The Magnificent Seven

This story hit the media and blogosphere yesterday – seven Republican senators are blocking the re-authorization of PEPFAR, on the grounds that the new proposed strategy strays away from what made PEPFAR a success – up until now, 55% of the funding of this program was to be used strictly for treatment. In its new version, this restriction would be removed, and the budget more than tripled, from $15 billion over 5 years, to $50 billion over the same period of time.

Many media outlets picked up on the blockage by the seven senators (“The Coburn Seven”) – Michael Gerson, whose story I linked above, received a response from Senator Coburn, who reminds us in a few tear jerking paragraphs that he has long been a leader in pushing for HIV/AIDS legislation.

That’s great, Senator Coburn, but why then be so opposed to a bill with overwhelming bipartisan support? A bill meant to save lives? It seems that the “Coburn Seven”‘s opposition to the bill is mainly because funds will be freed up for related initiatives, such as gender empowerment, treatment of other infectious diseases, etc. For someone who cares so much about HIV/AIDS, it seems that Senator Coburn is unaware – or unwilling to admit – the profound implications and consequences on affected societies. People who receive treatment and are given a new lease on life also need assistance to become productive members of society, to regain some form of dignity and purpose in life. Otherwise – as cynical as it sounds – we are merely prolonging existence, not creating solutions.

Mead Over, from the Center for Global Development, has suggestions as to how to further improve the bill – his non-partisan, reasonable, suggestions will hopefully reach the eyes of Senator Coburn. His last point, about earmarking, is worth nothing

CGD’s HIV/AIDS Monitor has recently argued for a relaxation of the earmarks that Senator Coburn wants to reimpose. They found that the earmarks are unnecessarily constraining PEPFAR country teams’ ability to tailor programs to individual country contexts. Because different countries have different epidemics and different needs, imposing an arbitrary spending mandate (even if a global mandate) is not the way to ensure the most effective use of funds. A recent GAO report echoes these findings and the recommendation for pursuing a country-based approach. Removing the treatment earmark would not force country teams to do more prevention, but rather allow them to allocate resources based on available evidence for what is needed in a particular country (not to mention based on host country priorities). Nor would earmarks effectively curb expenditure on consultants and channel money to widows and orphans, as Senator Coburn claims. Under the earmarks, any funding that contributes to treatment, prevention, or care is allocated under these categories, including for example the hiring of consultants for the implementation of treatment programs. And keeping the treatment earmark might in fact reduce funding for widows and orphans because these activities fall under PEPFAR’s “care” category, which could presumably get less funding under a 55 percent treatment mandate.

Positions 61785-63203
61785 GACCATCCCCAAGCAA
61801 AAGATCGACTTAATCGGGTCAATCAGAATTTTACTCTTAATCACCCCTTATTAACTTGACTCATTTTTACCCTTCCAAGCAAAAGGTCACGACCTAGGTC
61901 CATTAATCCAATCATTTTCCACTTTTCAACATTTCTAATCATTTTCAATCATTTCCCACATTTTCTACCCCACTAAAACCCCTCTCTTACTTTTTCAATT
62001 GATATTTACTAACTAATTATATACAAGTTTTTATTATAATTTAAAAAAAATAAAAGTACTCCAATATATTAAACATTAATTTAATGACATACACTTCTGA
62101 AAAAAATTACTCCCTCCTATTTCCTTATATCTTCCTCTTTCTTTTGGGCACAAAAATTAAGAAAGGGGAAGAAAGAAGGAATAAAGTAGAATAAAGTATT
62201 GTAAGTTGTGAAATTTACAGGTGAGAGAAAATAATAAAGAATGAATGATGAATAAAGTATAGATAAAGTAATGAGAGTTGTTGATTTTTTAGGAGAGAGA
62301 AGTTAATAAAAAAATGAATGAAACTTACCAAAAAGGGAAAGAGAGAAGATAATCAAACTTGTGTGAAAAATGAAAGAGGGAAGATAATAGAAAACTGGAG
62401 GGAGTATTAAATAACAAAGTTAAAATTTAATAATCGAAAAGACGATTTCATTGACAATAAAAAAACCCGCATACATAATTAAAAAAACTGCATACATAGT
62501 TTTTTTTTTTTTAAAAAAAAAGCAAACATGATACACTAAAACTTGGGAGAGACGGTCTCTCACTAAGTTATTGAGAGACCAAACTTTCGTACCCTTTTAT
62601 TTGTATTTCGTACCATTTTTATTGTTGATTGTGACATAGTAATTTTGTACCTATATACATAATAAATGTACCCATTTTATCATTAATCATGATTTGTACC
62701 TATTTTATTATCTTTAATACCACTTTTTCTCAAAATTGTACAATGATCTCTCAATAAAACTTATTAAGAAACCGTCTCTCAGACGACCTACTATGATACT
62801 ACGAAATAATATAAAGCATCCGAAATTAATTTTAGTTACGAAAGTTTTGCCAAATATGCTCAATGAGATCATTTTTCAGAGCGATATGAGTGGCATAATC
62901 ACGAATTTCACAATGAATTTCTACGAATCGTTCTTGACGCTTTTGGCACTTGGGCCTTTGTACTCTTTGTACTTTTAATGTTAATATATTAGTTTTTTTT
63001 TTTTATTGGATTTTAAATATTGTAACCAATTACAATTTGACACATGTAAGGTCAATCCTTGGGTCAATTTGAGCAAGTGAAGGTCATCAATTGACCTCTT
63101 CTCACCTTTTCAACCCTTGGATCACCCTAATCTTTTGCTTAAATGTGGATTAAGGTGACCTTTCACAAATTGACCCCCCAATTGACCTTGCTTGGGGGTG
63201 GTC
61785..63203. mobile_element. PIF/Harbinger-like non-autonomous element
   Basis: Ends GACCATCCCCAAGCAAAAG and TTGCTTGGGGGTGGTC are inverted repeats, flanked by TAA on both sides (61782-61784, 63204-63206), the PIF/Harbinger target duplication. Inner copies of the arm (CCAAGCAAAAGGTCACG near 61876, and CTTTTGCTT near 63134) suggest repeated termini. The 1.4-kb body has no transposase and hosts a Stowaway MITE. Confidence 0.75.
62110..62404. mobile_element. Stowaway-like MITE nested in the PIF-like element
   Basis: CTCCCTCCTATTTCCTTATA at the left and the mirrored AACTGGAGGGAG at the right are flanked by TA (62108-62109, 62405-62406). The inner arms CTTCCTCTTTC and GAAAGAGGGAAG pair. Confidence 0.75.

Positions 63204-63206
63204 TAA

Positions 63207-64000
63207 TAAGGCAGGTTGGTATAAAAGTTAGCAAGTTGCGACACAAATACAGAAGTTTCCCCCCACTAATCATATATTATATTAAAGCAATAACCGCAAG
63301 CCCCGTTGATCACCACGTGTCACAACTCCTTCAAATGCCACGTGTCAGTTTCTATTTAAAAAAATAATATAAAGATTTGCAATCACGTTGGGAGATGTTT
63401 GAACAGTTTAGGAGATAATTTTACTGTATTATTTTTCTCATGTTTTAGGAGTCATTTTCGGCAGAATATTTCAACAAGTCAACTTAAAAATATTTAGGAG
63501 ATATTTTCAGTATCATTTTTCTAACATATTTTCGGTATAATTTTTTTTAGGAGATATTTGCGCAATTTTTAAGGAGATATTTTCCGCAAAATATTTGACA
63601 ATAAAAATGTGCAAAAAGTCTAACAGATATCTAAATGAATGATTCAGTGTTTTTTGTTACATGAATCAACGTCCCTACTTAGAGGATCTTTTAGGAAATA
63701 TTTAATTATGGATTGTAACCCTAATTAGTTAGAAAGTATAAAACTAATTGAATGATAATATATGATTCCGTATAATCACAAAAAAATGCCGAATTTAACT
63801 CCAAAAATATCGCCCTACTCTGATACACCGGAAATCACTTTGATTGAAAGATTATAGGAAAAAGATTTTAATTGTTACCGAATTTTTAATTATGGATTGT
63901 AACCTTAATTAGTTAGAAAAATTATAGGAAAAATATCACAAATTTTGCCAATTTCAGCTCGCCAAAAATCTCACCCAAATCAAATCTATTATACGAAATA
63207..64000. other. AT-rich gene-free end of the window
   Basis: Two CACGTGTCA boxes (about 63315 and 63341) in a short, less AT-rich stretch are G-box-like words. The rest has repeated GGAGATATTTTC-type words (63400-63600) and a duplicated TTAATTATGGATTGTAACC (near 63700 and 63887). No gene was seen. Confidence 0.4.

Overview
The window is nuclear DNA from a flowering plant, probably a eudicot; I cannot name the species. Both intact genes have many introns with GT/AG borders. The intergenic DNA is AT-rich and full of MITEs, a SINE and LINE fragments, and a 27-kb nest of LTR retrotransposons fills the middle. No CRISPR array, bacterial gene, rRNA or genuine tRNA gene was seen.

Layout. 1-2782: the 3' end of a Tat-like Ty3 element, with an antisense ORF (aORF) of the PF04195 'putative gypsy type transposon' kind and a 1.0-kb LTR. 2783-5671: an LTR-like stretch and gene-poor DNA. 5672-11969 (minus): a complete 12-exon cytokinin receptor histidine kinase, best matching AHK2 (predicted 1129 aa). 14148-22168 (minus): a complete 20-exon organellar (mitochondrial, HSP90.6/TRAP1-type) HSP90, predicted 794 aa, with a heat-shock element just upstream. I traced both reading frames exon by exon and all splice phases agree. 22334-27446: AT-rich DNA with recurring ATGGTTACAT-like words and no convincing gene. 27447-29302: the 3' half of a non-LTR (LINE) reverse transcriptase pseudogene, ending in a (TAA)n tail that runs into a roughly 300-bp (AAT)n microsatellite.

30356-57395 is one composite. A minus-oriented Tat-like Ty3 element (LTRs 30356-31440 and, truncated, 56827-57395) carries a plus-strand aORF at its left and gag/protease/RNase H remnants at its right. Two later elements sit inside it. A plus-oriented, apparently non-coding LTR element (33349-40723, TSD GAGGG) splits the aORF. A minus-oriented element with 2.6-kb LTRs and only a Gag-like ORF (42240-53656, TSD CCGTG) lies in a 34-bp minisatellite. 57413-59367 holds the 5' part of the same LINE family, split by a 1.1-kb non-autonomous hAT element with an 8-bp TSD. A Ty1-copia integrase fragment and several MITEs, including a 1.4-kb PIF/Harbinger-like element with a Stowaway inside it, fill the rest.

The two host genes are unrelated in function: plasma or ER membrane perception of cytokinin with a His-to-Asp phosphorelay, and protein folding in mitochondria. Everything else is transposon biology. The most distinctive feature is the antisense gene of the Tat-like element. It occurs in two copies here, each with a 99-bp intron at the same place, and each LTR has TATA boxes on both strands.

I agree with Senator Coburn that Congress should insist that its AIDS funding be spent efficiently. However, the way to address Senator Coburn’s concern is not with a return to earmarking, as he promotes, but with explicit and measureable targets like those I suggest above. reports on this story as well, with this fabulous quote

Coburn added: “We are deadly serious about making sure [Pepfar] stays an effective program.”

I hope Senator Coburn didn’t intend that pun.

Oh, and, by the way, Senator Coburn advises John McCain on health issues (for the record, Senator Coburn is anti-gay, pro-life – he is quoted as saying “I favor the death penalty for abortionists,”…etc….)

FP Passport blog also expressed the view that “The Coburn Seven” are misguided – as have been a majority of Republicans since HIV/AIDS became an issue 20 years ago -, and that

When historians sit down to assess the modern conservative movement a generation or two from now, among the most severe tarnishes on the GOP’s legacy will be Guantanamo and record deficits. There also will be the string of painfully ignorant policies the party has held on HIV/AIDS.

I completely agree with this statement. I already said this in my previous post on the war on common sense – History will judge harshly those that refuse to face the reality of the HIV/AIDS pandemic and block or reverse efforts to fight it.

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